And yet the very weight of this Pax Americana means that if the vaccine ever stopped working, the consequences would be globally historic. In Poland and Japan, Taiwan and Ukraine, the very basis of the world order today rests on American supremacy. But besides talking about the fragility of these foundations, no one is actually doing anything to secure them.
Russia’s invasion has revealed the extent of Europe’s weakness, but this very weakness means that for most countries on the continent, the only rational thing to do is to avoid anything that might undermine American commitment. This, in turn, further increases Europe’s dependence on the U.S., and further entrenches the continent’s weakness, resulting in a vicious circle. “Ukraine has made it easier to read the writing on the wall,” as one senior EU official put it to me. “But it has also made it harder to do anything about it.”
In the five months since Vladimir Putin’s attempted colonization of Ukraine, two more European countries, Sweden and Finland, have begun the process of joining NATO, the American-led military alliance that guarantees European security. NATO has also moved to make sure that it remains relevant in Washington by listing China for the first time as a security threat. What’s more, since February, the U.S. has increased its military presence on the continent, and Europe has started importing American gas. Meanwhile, the EU’s proposed trade pact with China shows no sign of waking from its political coma, Britain has distanced itself from Beijing, and the G7 group of advanced economies has reemerged as the primary international forum for the Western world to coordinate its efforts. The euro has fallen so far in its value that it has reached parity with the dollar, French President Emmanuel Macron has lost his majority to govern, Mario Draghi’s government in Rome collapsed, Boris Johnson is on his way out, and Germany faces a winter of discontent with energy shortages.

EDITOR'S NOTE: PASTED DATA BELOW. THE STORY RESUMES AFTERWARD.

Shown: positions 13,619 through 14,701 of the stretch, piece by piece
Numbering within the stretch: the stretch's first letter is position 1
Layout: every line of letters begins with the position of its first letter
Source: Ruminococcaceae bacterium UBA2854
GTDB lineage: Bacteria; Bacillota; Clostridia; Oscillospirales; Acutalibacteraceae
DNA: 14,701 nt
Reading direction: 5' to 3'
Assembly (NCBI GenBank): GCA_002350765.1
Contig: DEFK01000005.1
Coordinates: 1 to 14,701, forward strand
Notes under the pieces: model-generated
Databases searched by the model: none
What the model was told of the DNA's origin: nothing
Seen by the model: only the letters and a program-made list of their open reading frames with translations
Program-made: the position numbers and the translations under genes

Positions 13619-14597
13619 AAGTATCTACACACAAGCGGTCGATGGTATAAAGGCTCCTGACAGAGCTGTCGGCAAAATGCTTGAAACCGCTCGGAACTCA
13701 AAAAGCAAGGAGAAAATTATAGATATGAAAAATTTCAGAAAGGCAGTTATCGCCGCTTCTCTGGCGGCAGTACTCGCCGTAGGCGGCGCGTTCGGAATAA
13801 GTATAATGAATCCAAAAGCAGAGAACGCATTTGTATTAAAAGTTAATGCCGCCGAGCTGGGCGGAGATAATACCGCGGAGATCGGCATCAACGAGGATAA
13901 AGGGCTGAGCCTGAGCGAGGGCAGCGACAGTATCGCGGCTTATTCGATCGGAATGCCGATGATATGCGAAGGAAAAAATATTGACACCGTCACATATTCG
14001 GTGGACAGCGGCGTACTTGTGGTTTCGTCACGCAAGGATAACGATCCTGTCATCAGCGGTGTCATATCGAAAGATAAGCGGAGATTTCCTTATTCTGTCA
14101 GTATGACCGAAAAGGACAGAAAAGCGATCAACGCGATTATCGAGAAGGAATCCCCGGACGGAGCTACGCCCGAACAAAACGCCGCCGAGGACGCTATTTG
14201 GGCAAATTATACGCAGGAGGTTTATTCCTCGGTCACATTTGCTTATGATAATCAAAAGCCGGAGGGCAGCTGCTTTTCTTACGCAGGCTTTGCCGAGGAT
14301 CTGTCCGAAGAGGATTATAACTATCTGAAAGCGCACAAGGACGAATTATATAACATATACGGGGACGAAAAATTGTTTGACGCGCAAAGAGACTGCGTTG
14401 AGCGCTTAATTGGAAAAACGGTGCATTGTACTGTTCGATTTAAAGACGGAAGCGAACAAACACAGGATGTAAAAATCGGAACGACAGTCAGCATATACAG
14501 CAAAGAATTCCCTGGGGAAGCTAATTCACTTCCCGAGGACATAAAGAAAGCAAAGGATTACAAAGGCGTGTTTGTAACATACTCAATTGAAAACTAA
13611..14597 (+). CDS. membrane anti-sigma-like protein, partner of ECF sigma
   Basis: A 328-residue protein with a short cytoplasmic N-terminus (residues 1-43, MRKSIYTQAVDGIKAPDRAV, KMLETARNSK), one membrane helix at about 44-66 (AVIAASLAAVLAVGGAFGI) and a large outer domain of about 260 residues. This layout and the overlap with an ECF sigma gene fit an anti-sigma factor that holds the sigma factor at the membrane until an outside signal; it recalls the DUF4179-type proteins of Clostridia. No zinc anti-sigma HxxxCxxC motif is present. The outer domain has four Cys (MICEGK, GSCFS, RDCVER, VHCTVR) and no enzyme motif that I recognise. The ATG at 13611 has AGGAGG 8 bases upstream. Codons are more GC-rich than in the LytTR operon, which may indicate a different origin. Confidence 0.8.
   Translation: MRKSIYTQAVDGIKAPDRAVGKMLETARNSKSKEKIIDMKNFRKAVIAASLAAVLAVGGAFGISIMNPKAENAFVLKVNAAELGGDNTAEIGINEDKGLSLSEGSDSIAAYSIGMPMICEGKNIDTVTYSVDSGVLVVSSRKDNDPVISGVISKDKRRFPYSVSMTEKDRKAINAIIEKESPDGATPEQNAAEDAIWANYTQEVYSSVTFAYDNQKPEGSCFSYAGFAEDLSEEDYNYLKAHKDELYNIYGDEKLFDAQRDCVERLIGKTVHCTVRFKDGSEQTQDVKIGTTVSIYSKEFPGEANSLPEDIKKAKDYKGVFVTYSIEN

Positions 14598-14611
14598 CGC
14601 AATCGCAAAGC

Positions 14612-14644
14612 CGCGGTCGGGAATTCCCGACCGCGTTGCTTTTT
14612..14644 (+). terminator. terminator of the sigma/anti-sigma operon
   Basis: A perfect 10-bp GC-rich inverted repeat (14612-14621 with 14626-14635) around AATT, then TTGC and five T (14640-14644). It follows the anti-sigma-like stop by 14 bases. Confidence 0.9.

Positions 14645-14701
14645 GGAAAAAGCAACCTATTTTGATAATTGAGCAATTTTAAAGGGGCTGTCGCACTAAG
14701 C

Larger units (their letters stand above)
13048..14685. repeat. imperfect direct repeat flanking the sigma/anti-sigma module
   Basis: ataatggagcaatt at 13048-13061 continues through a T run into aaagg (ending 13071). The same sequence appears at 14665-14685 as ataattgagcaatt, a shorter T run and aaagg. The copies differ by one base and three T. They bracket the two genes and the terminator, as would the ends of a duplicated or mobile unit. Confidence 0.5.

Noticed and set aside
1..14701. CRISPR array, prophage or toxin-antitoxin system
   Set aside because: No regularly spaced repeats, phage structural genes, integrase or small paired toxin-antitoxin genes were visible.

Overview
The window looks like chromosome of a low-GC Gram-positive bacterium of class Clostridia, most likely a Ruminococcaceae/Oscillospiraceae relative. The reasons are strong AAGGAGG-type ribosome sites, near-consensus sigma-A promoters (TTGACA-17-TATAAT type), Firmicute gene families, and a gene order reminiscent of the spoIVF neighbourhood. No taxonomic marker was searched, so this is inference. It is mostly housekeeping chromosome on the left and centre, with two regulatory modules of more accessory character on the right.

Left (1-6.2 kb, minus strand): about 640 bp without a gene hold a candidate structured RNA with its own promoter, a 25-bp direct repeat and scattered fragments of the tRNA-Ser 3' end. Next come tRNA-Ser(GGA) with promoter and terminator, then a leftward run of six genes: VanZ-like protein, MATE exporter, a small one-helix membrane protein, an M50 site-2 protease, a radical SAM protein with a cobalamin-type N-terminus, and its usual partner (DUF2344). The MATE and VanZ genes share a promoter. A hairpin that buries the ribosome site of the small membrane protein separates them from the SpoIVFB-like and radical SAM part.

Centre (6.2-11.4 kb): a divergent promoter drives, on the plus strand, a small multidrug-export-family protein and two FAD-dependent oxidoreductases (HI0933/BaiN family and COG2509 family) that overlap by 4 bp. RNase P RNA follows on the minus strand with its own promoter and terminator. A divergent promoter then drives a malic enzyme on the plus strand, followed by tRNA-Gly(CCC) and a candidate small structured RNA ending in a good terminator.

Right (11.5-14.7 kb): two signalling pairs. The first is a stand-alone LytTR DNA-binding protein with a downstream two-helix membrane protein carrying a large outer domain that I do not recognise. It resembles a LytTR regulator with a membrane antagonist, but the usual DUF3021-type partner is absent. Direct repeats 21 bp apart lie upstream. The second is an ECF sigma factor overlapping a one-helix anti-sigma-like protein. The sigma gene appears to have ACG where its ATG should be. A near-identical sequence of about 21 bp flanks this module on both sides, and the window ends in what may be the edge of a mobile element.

Yet Europe is divided on the question of how it gets itself out of this mess, split between those who think the American order is the best and only hope, and those who see themselves as continental Cassandras, warning of the catastrophe but unable to persuade anyone to do anything about it.
Quietly, the EU is working on building European resilience in case of a sudden—or not so sudden—American unwinding. The bloc’s officials are developing a variety of measures, including creating a “European cloud,” a European semiconductor industry, European energy networks, and European military-industrial capacity. Officials I spoke with even talked about European moves into the Indo-Pacific region to help protect the current order should American efforts begin to falter.
Some of this seems sensible, some fantastical—and some dangerous. Attempts to produce a specifically European military-industrial capacity, for example, often just mean protectionism and making things harder for American defense firms trying to supply European militaries. Trump need not be president for one to foresee a political problem emerging if Europe were to continue to ask for billions of dollars in U.S. military aid to protect its borders while erecting barriers to American companies. Notions about the EU—unable even to protect its neighbors—stepping into even the mildest vacuum created by an American lack of interest in the Indo-Pacific are utterly ludicrous.
Despite this, there is an understanding within the EU about its own weakness. One official I spoke with, for example, said that building European autonomy was made harder not just by countries such as Hungary, with close ties to Moscow, but by “German irrationality,” which many now see as Europe’s real Achilles’ heel. Berlin doesn’t seem to want anything other than a world of open markets to sell its products. If this means dependence on other countries for security, energy, or other things, then so be it. Today, it is hard to see the unity of political will across the continent required to fundamentally change things.